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As employees return to the office, they are re-thinking how they work and what they want their workweek to look like. Often, they are looking to maintain their remote-work setups or shift to a hybrid arrangement.

Though these two alternative schedules are heavily discussed, there are other popular but less talked about options. For example, according to a recent survey of 4,000 workers in the U.S., 83% want a four-day workweek. In many ways, this preference is supported by a variety of studies. Researchers have found that the four-day workweek can be good for productivity, the environment, and employees' physical and mental health.

In response to the growing call for shorter workweeks, several major companies are actively testing or have permanently implemented a four-day workweek, including the ones below. Check out what their CEOs are saying about the shift.


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"Wonderlic has always championed progressive, sustainable approaches to building a culture that allows people to do their best work while living their best lives. To us, becoming one of the first American companies to move to a four-day week feels like the logical next step."

- Becca Callahan, CEO of Wonderlic

 


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"Everyone who works for Kickstarter should have the ability to help propel the company forward while also pursuing their own creative projects, spending time with loved ones, and engaging with communities and causes that are important to them."

- Aziz Hasan, CEO of Kickstarter

 


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I couldn’t imagine running a company any other way. 2022 will be the year that heralds in this bold new future for work.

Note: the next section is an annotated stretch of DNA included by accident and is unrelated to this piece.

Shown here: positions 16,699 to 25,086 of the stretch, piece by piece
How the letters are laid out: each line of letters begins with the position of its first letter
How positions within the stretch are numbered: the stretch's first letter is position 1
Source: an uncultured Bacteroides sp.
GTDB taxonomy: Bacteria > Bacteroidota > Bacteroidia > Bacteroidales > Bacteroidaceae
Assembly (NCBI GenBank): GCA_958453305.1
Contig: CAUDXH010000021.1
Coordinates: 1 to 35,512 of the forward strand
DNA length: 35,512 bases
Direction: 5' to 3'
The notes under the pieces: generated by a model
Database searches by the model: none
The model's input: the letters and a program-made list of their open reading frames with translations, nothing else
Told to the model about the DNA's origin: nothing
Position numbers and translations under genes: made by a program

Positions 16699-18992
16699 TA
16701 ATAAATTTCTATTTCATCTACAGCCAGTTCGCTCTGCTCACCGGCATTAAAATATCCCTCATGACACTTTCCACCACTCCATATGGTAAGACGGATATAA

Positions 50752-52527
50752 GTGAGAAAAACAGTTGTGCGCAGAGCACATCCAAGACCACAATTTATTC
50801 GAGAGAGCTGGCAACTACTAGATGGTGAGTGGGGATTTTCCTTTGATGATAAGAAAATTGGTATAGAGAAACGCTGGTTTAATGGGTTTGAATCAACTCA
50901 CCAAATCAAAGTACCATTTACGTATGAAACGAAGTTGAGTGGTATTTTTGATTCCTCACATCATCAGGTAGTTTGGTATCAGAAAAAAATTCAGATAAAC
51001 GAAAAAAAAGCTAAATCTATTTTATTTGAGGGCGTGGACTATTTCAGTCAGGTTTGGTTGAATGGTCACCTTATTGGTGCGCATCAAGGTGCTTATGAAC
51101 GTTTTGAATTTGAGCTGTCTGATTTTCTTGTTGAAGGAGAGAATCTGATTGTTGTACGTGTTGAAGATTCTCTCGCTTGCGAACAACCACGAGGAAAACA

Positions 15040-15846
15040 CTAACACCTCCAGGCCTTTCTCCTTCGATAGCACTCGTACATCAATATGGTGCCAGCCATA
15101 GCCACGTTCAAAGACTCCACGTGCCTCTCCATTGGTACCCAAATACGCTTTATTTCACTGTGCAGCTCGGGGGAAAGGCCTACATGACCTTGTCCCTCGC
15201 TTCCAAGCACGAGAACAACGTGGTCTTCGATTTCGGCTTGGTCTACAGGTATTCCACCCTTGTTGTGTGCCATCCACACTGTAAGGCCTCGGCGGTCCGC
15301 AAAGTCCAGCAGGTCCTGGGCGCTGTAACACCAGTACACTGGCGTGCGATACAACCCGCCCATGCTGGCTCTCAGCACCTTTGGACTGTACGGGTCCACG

- Ryan Breslow, Founder & Executive Chairman of Bolt

 


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“Revenue increased, everyone’s happier, the same work gets done.”

- Chelsea Fagan, CEO of The Financial Diet

 

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“This 4-day workweek period is about well-being, mental health, and placing us as humans and our families first.”

- Joel Gascoigne, Co-founder and CEO of Buffer

 

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“We work hard. We work smart. We get it done in four days.”

- Mike Melillo, Co-founder & CEO of The Wanderlust Group

 


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“We are a small business. We aren’t going to be in the top 1% of compensation, but we will be in the top 1% of workweeks.”

- Banks Benitez, Co-founder & CEO of Uncharted

 


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“The real value of a four-day week comes from healthy pressure and forced downtime. Since we know we only have four days to get our work done, we work smarter to avoid distractions and cut through the procrastination.”

- Natalie Nagele, Co-founder and CEO of Wildbit

 


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"Ninety-five percent of our employees felt that the four-day workweek positively impacted their work-life balance.”

- Adam Husney, CEO of Healthwise